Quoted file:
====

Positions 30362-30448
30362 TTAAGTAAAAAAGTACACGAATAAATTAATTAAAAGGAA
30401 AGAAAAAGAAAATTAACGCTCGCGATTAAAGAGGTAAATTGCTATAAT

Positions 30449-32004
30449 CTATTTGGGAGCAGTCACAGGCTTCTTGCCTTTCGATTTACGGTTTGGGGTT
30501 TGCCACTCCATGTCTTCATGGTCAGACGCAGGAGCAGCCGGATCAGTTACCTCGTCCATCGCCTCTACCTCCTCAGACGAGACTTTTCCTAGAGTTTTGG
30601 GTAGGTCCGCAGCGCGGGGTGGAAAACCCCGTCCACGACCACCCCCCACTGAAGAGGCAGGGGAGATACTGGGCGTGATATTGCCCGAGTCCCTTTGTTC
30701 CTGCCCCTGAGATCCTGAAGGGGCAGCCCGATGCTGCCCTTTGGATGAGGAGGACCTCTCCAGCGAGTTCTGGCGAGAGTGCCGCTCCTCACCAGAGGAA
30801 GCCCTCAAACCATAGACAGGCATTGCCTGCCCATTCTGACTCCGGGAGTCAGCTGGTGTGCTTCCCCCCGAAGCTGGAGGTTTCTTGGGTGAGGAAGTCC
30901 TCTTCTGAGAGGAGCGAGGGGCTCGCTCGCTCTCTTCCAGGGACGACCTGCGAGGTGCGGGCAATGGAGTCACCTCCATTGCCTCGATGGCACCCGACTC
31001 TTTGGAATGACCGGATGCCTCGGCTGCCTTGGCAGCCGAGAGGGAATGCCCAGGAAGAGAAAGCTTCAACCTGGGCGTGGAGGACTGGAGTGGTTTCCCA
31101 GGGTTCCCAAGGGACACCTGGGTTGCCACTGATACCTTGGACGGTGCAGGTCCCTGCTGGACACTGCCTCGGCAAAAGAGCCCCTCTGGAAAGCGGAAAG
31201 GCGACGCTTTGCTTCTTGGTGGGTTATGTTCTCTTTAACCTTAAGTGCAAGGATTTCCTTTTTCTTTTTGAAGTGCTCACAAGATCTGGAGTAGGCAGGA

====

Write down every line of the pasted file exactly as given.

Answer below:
Positions 30362-30448
30362 TTAAGTAAAAAAGTACACGAATAAATTAATTAAAAGGAA
30401 AGAAAAAGAAAATTAACGCTCGCGATTAAAGAGGTAAATTGCTATAAT

Positions 30449-32004
30449 CTATTTGGGAGCAGTCACAGGCTTCTTGCCTTTCGATTTACGGTTTGGGGTT
30501 TGCCACTCCATGTCTTCATGGTCAGACGCAGGAGCAGCCGGATCAGTTACCTCGTCCATCGCCTCTACCTCCTCAGACGAGACTTTTCCTAGAGTTTTGG
30601 GTAGGTCCGCAGCGCGGGGTGGAAAACCCCGTCCACGACCACCCCCCACTGAAGAGGCAGGGGAGATACTGGGCGTGATATTGCCCGAGTCCCTTTGTTC
30701 CTGCCCCTGAGATCCTGAAGGGGCAGCCCGATGCTGCCCTTTGGATGAGGAGGACCTCTCCAGCGAGTTCTGGCGAGAGTGCCGCTCCTCACCAGAGGAA
30801 GCCCTCAAACCATAGACAGGCATTGCCTGCCCATTCTGACTCCGGGAGTCAGCTGGTGTGCTTCCCCCCGAAGCTGGAGGTTTCTTGGGTGAGGAAGTCC
30901 TCTTCTGAGAGGAGCGAGGGGCTCGCTCGCTCTCTTCCAGGGACGACCTGCGAGGTGCGGGCAATGGAGTCACCTCCATTGCCTCGATGGCACCCGACTC
31001 TTTGGAATGACCGGATGCCTCGGCTGCCTTGGCAGCCGAGAGGGAATGCCCAGGAAGAGAAAGCTTCAACCTGGGCGTGGAGGACTGGAGTGGTTTCCCA
31101 GGGTTCCCAAGGGACACCTGGGTTGCCACTGATACCTTGGACGGTGCAGGTCCCTGCTGGACACTGCCTCGGCAAAAGAGCCCCTCTGGAAAGCGGAAAG
31201 GCGACGCTTTGCTTCTTGGTGGGTTATGTTCTCTTTAACCTTAAGTGCAAGGATTTCCTTTTTCTTTTTGAAGTGCTCACAAGATCTGGAGTAGGCAGGA